Nick Lasseter is in a slump–as a reporter for the Waterloo Weekly, and in every other part of his life as well. When he grudgingly agrees to write a piece about a rising female Republican legislator, he stumbles onto a political fight in which the good guys and bad guys start to seem interchangeable. And not even the deceased can be relied upon to stick to their stories when Nick gets involved with a political insider. As they search the dim depths of a civic past that’s anything but dead and buried, they find that some things never change–things like the moral ambiguity of practical politics and the sad, hilarious cluelessness of young men in love.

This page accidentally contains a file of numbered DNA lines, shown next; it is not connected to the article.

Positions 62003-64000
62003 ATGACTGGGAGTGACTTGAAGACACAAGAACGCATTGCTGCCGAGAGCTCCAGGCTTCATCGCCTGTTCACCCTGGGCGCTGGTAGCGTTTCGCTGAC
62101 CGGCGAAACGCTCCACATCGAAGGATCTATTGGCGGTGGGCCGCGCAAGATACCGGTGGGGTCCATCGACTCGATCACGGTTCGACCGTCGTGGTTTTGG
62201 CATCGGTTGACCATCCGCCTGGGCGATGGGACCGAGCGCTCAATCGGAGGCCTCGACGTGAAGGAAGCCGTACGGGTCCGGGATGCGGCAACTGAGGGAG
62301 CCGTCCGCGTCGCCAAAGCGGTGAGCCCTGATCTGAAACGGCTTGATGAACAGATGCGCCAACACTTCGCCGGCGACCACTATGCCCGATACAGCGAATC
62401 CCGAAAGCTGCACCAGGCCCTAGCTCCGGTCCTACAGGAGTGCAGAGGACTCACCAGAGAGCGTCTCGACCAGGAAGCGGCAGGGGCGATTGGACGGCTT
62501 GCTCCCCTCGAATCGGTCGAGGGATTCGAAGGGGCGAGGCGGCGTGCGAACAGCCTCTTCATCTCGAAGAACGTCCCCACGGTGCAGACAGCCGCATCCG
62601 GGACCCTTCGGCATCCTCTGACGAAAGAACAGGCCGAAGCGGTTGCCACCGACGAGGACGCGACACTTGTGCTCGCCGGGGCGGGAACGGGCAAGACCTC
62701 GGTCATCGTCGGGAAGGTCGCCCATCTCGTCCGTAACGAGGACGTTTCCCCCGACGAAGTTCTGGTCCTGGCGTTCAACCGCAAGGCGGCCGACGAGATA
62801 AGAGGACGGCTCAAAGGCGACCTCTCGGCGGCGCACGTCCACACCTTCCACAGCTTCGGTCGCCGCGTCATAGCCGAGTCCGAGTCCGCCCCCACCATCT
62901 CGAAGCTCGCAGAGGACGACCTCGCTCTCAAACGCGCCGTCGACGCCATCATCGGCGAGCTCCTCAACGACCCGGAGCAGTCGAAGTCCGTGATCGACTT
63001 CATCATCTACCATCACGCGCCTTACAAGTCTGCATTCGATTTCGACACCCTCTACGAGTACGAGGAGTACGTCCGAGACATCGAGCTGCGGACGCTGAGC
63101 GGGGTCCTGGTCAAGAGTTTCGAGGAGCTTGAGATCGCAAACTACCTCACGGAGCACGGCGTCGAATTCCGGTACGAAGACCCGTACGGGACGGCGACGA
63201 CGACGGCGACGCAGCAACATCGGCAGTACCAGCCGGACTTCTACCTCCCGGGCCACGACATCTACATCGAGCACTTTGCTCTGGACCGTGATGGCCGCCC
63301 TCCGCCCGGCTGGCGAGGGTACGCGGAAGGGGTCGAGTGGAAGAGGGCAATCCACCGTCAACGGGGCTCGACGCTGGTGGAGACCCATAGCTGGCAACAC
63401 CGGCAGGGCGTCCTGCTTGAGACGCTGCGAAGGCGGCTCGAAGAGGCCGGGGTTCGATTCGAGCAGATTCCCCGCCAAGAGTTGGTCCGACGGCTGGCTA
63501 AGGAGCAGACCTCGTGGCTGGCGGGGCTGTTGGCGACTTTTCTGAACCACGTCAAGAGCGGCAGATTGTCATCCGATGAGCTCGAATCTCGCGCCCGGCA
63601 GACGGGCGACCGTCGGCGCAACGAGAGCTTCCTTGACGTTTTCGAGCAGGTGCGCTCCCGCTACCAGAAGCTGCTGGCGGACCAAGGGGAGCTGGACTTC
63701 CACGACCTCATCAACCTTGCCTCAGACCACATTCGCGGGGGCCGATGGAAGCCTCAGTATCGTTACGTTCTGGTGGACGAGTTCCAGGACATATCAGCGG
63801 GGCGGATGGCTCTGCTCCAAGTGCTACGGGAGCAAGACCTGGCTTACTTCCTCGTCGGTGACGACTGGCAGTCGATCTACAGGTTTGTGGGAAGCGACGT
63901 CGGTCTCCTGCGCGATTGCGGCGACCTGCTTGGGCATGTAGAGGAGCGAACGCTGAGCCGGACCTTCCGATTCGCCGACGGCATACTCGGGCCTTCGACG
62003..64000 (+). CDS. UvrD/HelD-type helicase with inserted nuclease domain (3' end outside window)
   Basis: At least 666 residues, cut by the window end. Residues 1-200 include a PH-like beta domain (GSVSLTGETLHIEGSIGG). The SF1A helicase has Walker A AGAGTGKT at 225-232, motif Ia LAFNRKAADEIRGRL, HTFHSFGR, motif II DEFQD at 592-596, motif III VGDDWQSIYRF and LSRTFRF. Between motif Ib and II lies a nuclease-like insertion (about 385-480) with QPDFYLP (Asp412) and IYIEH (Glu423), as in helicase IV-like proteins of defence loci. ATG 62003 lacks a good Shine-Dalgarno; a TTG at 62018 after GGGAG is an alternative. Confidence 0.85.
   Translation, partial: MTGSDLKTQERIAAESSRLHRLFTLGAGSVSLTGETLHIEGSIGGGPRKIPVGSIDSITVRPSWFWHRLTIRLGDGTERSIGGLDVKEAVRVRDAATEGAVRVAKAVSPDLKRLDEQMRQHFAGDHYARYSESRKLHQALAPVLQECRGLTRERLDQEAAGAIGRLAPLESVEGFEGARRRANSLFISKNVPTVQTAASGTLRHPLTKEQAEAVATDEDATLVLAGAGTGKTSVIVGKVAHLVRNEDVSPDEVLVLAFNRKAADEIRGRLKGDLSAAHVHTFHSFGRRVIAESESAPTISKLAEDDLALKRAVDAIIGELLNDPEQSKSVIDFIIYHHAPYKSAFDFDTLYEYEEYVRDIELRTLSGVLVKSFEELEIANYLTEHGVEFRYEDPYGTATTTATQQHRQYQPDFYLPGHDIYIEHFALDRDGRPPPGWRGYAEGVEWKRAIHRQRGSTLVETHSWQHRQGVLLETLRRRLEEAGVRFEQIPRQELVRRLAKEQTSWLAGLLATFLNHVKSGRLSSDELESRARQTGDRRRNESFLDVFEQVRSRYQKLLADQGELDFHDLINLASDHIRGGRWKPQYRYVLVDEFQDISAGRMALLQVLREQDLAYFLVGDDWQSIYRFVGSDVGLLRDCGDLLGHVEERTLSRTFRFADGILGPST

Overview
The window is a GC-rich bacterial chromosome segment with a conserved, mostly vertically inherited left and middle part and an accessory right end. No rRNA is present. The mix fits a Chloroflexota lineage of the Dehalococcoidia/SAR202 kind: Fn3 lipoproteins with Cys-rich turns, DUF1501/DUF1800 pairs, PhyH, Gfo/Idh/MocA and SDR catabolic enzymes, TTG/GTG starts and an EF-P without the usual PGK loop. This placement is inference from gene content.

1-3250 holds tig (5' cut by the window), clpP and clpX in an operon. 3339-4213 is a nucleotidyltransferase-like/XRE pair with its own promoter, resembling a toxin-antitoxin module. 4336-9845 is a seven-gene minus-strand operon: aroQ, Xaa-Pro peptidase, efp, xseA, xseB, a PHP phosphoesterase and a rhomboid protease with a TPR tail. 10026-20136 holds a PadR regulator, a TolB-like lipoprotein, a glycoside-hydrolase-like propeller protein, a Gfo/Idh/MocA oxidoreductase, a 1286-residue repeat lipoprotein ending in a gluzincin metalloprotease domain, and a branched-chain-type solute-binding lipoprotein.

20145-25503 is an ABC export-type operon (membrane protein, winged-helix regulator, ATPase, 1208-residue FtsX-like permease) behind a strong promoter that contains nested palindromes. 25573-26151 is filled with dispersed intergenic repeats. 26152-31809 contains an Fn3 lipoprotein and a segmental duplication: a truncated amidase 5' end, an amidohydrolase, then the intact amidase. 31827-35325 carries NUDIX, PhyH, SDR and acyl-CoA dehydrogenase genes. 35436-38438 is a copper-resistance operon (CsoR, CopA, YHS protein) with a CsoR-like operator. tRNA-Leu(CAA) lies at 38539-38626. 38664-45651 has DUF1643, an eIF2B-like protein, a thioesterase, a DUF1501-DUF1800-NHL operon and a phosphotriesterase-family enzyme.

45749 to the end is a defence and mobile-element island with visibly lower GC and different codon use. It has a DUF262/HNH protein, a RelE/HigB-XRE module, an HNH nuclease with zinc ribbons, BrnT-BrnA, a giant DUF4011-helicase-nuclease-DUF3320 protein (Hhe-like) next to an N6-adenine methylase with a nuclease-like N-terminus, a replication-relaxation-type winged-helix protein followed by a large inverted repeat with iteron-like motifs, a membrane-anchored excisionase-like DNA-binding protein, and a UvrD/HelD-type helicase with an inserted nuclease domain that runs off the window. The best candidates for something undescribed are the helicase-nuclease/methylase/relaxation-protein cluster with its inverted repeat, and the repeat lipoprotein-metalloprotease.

Bittersweet and biting, elegiac and sharply observed, Waterloo is a portrait of a generation in search of itself–and a love letter to the slackers, rockers, hustlers, hacks, and hangers-on who populate Austin, Texas–from a formidable new intelligence in American fiction.